Jaden Smith approached us to design a conference table out of recycled plastic. This project offered us a great opportunity to experiment and innovate. We began working on the project at the end of 2018, crafted throughout the beginning of 2019 and unveiled to the public at EMA conference in LA, California.
While exhibiting during Dutch Design Week 2018, Jaden dropped by to say hi and learn more about Precious Plastic. Apparently he is quite a big fan of.. Plastic 🤣 Actually, he is a fan of recycled plastic, just like us. Between selfies and boomerangs he goes ”yo bro, can you make a big conference table”. And we were like “How big?”. Jaden replies, “A massive conference table”. We never made a table. Seemed like a good challenge. We agreed to make it 💪
Making a table from plastic sheets would have been the most obvious and safe choice for us. But we do pilots to try weird new processes and learn from them. Experiments that get us out of our comfort zone and push the limits of plastic recycling. After a few brainstorms with our master craftsman Johe, we decided to make a big massive extruded plastic table that feels like stone.
The table is made from waste like cups, cd cases and the inside of fridges. All that plastic is polystyrene, no matter what colour or size. The process of the table is rough and very experimental. The plastic is first shredded into small flakes. After that the journey begins, many hours of extruding, shaving and polishing. Spending time to carve that solid block of molten plastic into a beautiful, usable surface. True craftsmanship applied to plastic. Discovering little details and colour blends layer by layer.
The more we were working on the table the more central the Anthropocene theme became, the age where human activity is impacting the planet on a geological and environmental level. Not trying to be arty or cool, just the realisation that plastic can be stone and is one of those materials that is going to be around for a long time impacting our earth (oceans, land, sediments, rocks etc..). And in a way, that’s also the impressive thing about plastic, it lasts super long. Yet we use it to make cheap quick disposable stuff. This time we wanted to make something that could last. Like a piece of rock. A handcrafted piece of art, made with love and care for details. The expression of a new craftsmanship.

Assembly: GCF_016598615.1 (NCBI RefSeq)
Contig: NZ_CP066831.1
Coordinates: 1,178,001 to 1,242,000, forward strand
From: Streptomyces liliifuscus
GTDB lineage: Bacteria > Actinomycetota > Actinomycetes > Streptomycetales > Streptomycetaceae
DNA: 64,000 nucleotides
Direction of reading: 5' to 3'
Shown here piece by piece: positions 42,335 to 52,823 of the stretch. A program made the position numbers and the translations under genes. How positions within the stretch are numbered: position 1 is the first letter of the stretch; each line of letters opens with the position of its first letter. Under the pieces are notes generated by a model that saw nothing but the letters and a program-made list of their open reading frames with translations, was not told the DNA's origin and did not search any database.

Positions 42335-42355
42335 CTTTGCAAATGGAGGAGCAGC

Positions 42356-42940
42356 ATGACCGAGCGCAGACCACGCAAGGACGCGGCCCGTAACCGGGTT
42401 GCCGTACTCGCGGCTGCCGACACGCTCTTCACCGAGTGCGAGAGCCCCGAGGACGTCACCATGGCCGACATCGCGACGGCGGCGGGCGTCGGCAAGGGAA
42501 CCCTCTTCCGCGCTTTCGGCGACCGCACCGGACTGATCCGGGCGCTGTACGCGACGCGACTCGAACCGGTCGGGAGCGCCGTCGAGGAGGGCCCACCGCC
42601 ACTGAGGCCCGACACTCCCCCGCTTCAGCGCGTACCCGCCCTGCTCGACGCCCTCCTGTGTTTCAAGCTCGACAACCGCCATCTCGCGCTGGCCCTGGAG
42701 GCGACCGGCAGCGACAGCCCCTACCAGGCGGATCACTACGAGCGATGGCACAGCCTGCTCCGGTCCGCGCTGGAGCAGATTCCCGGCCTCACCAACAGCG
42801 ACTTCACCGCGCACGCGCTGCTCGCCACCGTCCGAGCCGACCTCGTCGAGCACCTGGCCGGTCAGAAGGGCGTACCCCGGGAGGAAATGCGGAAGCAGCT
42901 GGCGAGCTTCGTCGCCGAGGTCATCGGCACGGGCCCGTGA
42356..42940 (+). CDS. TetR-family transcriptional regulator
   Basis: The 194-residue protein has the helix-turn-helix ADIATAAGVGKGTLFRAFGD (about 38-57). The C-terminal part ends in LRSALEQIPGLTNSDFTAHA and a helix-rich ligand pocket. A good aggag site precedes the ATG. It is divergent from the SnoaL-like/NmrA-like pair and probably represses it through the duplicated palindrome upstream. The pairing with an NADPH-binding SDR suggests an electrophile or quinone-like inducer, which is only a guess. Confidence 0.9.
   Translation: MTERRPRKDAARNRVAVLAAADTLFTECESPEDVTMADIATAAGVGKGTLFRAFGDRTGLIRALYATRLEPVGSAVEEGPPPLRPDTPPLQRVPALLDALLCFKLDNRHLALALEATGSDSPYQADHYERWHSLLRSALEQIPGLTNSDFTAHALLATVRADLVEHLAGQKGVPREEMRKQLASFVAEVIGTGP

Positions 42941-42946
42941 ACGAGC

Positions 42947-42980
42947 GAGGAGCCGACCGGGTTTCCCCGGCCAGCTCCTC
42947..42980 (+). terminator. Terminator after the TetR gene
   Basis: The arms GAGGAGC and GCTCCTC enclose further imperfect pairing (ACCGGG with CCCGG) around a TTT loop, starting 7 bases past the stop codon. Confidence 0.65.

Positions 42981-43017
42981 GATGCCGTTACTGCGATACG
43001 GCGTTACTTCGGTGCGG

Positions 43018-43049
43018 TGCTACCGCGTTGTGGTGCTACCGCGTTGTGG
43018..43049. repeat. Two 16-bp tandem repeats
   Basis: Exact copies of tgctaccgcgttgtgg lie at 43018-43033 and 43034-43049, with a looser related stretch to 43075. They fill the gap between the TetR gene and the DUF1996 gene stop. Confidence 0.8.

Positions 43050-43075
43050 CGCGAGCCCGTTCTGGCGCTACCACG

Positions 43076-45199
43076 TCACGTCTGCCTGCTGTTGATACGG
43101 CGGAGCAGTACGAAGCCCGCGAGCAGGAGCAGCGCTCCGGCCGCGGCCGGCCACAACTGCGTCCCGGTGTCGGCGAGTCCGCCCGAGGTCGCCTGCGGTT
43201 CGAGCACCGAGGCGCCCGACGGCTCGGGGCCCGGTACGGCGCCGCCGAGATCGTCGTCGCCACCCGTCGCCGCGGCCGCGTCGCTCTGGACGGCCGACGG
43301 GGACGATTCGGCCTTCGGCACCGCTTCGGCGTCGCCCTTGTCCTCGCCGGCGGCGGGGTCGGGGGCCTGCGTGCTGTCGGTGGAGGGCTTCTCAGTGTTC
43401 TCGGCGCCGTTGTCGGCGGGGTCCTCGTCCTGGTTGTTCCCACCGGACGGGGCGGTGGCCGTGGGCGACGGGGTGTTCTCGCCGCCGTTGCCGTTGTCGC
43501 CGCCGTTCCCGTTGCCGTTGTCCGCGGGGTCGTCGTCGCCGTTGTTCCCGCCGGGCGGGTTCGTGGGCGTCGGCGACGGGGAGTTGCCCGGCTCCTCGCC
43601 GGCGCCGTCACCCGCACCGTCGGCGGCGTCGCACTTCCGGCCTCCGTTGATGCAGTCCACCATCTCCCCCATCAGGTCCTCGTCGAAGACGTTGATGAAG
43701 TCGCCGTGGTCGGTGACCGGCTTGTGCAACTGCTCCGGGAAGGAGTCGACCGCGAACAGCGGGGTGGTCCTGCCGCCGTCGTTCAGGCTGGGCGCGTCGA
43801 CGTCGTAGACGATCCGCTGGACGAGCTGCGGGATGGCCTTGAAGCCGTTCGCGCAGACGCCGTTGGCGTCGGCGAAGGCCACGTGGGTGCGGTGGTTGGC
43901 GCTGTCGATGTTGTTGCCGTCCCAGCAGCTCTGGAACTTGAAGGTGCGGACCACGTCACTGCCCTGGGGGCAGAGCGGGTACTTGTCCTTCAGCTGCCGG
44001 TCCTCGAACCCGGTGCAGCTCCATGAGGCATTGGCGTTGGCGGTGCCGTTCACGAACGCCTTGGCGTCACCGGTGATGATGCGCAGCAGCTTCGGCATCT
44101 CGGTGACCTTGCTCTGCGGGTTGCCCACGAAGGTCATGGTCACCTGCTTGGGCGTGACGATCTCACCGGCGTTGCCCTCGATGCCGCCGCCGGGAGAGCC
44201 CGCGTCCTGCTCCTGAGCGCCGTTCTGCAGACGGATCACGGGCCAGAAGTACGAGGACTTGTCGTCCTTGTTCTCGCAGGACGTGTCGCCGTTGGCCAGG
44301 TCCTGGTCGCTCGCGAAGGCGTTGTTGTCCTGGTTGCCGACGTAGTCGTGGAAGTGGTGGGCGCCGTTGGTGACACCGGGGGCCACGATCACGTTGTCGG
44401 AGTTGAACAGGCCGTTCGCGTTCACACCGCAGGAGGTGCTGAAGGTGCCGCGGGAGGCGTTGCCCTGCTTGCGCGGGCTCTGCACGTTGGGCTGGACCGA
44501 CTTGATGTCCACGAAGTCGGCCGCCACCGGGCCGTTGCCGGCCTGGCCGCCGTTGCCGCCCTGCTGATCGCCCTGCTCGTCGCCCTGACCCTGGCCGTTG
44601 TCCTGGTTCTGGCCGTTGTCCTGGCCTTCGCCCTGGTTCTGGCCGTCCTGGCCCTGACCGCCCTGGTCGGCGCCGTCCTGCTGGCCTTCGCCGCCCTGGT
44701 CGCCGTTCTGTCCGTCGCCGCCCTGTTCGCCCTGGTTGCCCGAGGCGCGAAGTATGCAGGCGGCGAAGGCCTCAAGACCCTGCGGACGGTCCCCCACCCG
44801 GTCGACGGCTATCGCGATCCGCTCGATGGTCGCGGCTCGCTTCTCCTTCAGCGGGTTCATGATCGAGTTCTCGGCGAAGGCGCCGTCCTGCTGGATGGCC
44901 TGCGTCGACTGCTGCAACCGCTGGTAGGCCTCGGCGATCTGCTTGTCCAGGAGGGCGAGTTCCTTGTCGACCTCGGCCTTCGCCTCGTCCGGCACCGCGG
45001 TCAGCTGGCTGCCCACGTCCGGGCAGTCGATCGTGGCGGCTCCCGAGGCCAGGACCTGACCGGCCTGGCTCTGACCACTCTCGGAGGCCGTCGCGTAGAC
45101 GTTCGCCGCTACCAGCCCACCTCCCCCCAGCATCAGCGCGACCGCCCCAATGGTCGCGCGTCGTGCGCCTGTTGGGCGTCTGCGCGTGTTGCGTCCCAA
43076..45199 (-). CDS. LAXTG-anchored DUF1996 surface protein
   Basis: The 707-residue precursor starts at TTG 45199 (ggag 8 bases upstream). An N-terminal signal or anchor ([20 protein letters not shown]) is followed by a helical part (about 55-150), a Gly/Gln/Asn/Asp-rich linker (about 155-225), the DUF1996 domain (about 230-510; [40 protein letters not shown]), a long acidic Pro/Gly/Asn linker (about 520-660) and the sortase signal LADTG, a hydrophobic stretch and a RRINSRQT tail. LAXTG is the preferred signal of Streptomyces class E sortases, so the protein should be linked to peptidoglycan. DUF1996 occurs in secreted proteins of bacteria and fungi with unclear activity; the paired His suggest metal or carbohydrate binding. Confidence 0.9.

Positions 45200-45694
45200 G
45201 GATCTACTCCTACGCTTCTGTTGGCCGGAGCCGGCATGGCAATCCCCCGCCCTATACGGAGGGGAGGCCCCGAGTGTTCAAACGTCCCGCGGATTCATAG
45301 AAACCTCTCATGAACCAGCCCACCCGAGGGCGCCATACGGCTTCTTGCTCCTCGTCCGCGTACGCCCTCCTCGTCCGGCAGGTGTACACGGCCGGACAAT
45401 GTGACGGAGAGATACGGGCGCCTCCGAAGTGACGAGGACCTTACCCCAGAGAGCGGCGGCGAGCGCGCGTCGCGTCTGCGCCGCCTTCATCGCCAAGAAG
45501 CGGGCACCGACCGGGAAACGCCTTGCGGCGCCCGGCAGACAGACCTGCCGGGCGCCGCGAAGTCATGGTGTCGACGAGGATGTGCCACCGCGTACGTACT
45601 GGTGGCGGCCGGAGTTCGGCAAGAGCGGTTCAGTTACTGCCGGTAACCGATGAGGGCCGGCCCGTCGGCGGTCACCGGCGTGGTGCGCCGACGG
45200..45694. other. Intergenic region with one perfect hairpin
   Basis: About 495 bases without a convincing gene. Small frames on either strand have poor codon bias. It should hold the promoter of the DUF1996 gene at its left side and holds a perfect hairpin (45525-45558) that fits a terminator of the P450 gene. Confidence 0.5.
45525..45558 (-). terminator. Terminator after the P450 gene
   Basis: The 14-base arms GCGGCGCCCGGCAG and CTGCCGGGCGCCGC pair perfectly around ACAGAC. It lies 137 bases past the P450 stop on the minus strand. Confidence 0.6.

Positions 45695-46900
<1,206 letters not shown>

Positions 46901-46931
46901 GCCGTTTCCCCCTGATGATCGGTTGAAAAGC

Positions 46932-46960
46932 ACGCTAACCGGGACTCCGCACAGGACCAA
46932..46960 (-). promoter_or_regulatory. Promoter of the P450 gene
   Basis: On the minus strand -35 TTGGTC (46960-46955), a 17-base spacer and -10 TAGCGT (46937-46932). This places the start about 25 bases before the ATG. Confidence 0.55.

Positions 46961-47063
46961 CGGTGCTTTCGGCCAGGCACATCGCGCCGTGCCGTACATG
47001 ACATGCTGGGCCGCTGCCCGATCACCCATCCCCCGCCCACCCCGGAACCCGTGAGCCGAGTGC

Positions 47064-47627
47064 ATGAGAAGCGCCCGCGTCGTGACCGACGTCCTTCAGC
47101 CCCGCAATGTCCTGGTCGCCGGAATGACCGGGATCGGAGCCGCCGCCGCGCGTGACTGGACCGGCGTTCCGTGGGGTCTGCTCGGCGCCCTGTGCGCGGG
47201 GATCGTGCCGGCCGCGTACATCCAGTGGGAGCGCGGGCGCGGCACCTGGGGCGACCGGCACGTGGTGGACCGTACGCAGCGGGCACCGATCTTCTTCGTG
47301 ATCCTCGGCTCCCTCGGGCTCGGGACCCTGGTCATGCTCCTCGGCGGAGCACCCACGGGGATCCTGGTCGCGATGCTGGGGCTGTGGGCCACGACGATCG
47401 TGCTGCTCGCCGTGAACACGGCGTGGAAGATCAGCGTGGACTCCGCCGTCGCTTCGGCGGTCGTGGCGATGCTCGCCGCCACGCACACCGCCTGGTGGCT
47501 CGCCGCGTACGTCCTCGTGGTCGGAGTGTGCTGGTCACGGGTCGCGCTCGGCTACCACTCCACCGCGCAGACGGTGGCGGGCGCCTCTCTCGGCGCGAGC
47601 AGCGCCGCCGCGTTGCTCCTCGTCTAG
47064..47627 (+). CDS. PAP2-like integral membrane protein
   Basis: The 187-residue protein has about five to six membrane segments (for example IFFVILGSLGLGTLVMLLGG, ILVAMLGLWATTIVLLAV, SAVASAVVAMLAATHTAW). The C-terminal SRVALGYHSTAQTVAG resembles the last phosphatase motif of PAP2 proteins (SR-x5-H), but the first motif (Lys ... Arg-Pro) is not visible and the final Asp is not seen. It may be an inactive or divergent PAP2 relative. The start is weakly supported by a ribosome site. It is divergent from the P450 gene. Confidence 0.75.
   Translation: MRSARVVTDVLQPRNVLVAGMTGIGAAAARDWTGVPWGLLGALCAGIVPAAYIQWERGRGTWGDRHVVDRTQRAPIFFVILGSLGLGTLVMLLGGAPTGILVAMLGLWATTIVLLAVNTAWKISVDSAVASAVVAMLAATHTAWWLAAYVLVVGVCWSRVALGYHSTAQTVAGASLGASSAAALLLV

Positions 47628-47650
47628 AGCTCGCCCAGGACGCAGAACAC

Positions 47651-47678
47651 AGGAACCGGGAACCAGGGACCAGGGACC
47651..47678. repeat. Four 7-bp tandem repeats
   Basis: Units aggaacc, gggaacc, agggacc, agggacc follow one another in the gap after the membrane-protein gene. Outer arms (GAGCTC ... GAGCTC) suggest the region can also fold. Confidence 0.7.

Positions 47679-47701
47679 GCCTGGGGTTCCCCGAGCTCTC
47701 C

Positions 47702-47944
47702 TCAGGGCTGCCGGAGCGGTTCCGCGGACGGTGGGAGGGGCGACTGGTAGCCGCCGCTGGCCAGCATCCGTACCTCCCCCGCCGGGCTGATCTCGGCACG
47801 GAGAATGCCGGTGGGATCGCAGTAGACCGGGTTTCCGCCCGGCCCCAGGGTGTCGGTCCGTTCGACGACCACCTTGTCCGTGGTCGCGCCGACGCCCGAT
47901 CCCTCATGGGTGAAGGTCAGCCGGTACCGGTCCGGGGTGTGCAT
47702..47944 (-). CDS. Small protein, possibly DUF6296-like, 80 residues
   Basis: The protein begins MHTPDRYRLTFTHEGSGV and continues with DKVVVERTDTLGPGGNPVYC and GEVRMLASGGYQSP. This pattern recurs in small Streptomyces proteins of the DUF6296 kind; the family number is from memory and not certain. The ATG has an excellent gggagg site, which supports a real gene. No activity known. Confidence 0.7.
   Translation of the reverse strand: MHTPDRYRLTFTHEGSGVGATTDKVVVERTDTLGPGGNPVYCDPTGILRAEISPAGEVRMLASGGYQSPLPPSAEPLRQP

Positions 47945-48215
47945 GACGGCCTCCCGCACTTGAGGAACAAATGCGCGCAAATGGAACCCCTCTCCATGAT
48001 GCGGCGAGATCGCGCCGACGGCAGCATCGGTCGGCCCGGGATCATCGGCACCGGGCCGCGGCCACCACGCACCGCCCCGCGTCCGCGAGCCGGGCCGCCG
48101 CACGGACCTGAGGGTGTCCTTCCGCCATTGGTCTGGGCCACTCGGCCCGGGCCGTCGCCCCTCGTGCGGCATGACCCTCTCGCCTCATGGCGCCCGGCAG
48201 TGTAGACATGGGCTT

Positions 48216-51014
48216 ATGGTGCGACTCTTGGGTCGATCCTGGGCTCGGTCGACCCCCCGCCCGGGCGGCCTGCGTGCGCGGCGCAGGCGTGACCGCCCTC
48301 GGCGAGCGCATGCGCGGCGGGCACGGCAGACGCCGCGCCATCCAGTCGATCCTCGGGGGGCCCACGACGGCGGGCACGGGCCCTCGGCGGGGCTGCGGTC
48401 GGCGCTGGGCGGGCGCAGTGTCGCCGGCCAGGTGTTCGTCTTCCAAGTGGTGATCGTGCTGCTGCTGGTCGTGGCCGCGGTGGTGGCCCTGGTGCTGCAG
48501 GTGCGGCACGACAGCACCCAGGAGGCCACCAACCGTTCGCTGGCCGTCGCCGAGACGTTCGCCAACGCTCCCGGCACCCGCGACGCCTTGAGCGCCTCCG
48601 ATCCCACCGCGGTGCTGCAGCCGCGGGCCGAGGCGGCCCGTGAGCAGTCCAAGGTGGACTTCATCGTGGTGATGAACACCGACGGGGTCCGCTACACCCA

Jaden Smith is kind of famous. A celebrity, influencer, whatever. We see him more like a cool guy that wants to help finding solutions to the plastic problem. Just like every member of our community 😎 Maybe, with a few more followers here & there but generally a fellow plastic fighter. He asked “how much money bro?”, we said “no idea, never done anything similar”. Being a pilot where we want to try out new things we also decided to test out new ways of collaborating with people and institutions. We agreed on making the table, shipping it and letting Jaden make a donation based on what he thinks it’s worth it. Kind of fun. Let’s see :)
It took us about 3 months to complete the table. We spent the first month designing and doing multiple tests researching the best techniques, types of plastic to use, strength and aesthetic approach. Once we agreed on the direction, Johe extruded and sanded for a good 4 weeks straight. With the table ready, our master welder Yann made an exquisite steel frame to carry the over 300kg of plastic.
As always with pilots there's been a great deal of learnings involved in the project. Below is a list of the most interesting things we've discovered:
- Making a table in this way is not very efficient
- Too much dust particles are created, next time avoid sanding
- Polystyrene works surprisingly well for a big surface, CD cases are awesome material. Collect them.
- Making plastic heavy definitely makes it feel more precious
- People can’t see the difference between stone & plastic
- Shipping a table around the world doesn’t make sense. Next time locally.
- Scraping off 4 mm of the plastic surface unveils a whole new world of mixes and colours. Marveling.
- LA is sunny ☀️☀️☀️
- Rapper's agents are chaos
Pilots are unique opportunities to test Precious Plastic ideas, technologies and processes on the ground. We collaborate with different institutions, partners and organisations to create Precious Plastic workspaces around the world.
We do pilots for two main reasons: research and testing. Working in different countries, with people of completely different cultures, realities, needs and drives help us understand the problem in a more informed and practical way. This field research is then used to develop Precious Plastic in more meaningful, accessible and applicable manners enabling ever more people around the world to work with plastic waste. While on the ground we also stress test our ideas, machines and systems to try and make successful plastic recycling workspaces in different parts of the world.
We like to make the mistakes, fail, pivot and find a better solutions. So others like yourself don’t need to make the same mistakes again. Trying to make plastic recycling easier and more affordable for others around the world.